Communities in Migori County have been told to jealously guard donor projects initiated for them and ensure their sustainability after the withdrawal of the donors.
At the same time, area County Commissioner Michael Mwangi Meru announced the government’s support to allow such projects to run for longtime for the sake of posterity
In a statement to KNA, Mr. Meru encouraged all beneficiaries of government and donor programmes and projects to always display serious commitment of sustaining those projects already in place in order to win the confidence of willing financiers in future,
His advice followed a growing concern that many of the projects started in the area through the government partnership with donors had either collapsed or performing dismally after their management were handed over to the beneficiaries.
Top on the list is the Sh1.4 billion programme that was initiated and supported by International Fund for Agricultural Development (IFAD) in 2010.
The multi-million programme was implemented in former six districts of Homa Bay, Rachuonyo, Migori, Nyamira, Suba and Kuria West and its main components were in Water, Health, Agriculture and Social matters.
However to date, the programme’s intention that was able to address issues regarding perennial water shortages, health problems, decreased food production and increased literacy among adult persons is nowhere to be seen after all the projects associated with it died in these regions.
The programme aimed at alleviating poverty among the people in this regions by improving water supply, health services and raise food production among the residents in a collaboration between the state and the donor.
A spot-check by KNA especially on the many water projects that the programme initiated in Migori and Kuria West regions revealed that all the boreholes drilled and water springs protected were not functioning and abandoned by the benefiting communities after their management failed because of financial problems or wrangling among the project committee members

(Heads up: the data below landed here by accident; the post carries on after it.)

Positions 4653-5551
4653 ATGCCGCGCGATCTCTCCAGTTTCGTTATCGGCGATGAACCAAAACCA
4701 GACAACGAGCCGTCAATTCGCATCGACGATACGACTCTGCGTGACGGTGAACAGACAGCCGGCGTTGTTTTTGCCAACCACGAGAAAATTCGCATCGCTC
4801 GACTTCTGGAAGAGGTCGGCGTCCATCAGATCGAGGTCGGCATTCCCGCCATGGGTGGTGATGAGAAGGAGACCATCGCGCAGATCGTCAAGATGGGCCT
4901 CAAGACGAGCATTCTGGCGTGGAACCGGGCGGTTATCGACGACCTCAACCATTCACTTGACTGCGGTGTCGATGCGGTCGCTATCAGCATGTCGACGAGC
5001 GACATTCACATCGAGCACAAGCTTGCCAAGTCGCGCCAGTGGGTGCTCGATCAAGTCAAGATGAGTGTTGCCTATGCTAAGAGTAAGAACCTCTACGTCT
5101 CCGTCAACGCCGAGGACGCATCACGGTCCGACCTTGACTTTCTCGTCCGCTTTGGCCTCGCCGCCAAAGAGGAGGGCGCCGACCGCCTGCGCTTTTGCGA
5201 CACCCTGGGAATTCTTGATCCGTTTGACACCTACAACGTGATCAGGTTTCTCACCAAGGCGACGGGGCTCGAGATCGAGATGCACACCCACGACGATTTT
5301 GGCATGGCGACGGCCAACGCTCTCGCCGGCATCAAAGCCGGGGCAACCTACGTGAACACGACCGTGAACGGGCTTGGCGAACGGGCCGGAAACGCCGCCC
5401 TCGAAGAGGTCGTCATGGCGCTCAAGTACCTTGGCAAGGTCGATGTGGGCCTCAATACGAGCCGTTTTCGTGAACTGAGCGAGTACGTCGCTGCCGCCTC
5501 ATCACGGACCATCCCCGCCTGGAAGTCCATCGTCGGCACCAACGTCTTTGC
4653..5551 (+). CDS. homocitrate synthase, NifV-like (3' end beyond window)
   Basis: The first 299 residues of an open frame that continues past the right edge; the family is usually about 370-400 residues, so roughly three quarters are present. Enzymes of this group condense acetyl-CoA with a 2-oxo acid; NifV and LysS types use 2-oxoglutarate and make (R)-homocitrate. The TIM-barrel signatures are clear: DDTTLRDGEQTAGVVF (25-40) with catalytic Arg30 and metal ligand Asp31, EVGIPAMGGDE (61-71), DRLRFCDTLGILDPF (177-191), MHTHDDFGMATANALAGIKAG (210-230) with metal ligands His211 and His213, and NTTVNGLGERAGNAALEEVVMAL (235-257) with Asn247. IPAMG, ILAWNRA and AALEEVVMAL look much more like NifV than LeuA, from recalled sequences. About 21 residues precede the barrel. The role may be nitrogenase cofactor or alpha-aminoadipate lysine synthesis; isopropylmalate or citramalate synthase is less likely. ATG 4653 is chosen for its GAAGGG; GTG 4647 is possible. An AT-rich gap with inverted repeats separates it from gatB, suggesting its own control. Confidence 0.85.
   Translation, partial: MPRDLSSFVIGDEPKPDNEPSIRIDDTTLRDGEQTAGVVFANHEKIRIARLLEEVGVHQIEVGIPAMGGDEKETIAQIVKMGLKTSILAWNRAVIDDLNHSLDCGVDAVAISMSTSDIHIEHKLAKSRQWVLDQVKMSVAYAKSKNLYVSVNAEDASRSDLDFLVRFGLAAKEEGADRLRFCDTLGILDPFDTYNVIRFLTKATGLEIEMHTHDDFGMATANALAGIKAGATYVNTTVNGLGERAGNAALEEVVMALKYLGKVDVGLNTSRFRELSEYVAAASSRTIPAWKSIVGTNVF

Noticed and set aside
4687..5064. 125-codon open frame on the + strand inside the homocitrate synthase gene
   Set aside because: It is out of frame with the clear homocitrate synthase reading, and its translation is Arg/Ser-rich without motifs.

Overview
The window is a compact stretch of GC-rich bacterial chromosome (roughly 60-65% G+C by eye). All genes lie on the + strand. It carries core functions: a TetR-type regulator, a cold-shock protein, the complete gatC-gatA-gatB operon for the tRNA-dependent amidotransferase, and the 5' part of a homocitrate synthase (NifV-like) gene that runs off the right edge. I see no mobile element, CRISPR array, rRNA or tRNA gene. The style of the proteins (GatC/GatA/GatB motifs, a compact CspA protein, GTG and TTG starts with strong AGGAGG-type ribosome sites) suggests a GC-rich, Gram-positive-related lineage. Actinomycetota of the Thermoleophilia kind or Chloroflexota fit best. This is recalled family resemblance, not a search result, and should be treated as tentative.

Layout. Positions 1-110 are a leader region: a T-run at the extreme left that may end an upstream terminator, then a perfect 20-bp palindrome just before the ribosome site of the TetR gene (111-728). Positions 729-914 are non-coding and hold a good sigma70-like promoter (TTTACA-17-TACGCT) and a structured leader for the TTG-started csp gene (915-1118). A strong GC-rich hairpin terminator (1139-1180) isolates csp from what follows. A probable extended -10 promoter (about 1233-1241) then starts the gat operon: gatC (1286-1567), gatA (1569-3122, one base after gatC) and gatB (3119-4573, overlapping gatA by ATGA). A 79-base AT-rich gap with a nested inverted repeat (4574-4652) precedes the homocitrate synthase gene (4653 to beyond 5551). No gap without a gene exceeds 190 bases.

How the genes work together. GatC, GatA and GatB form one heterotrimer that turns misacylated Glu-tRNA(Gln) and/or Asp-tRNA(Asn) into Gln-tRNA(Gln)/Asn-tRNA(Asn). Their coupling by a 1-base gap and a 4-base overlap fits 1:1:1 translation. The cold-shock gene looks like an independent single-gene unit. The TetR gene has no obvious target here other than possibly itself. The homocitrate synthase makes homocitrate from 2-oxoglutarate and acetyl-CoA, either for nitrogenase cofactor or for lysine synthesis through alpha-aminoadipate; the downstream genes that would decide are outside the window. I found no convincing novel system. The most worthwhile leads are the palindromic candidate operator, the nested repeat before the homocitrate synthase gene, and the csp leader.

Currently, Migori as a county is enjoying numerous multi-million programmes and projects that are being funded by donors such as Rotary club of Suna Migori, World Vision, USAID and many others that intends to promote the lives of the local population.
Fears are however rife that those projects may also land the same fate as the previous ones that went aground because of neglect by the beneficiaries.
For instance, the Rotary Club of Suna Migori has implemented many water, sanitation and hygiene (WASH) projects in local schools where it has provided water tanks, sunk bore holes, built modern latrines and supplied water from Lake Victoria to local communities at a huge cost.
The club’s leadership however doubt whether all these will be sustained by the benefiting schools and communities following the casual way the projects are being managed after being handed over.
By George Agimba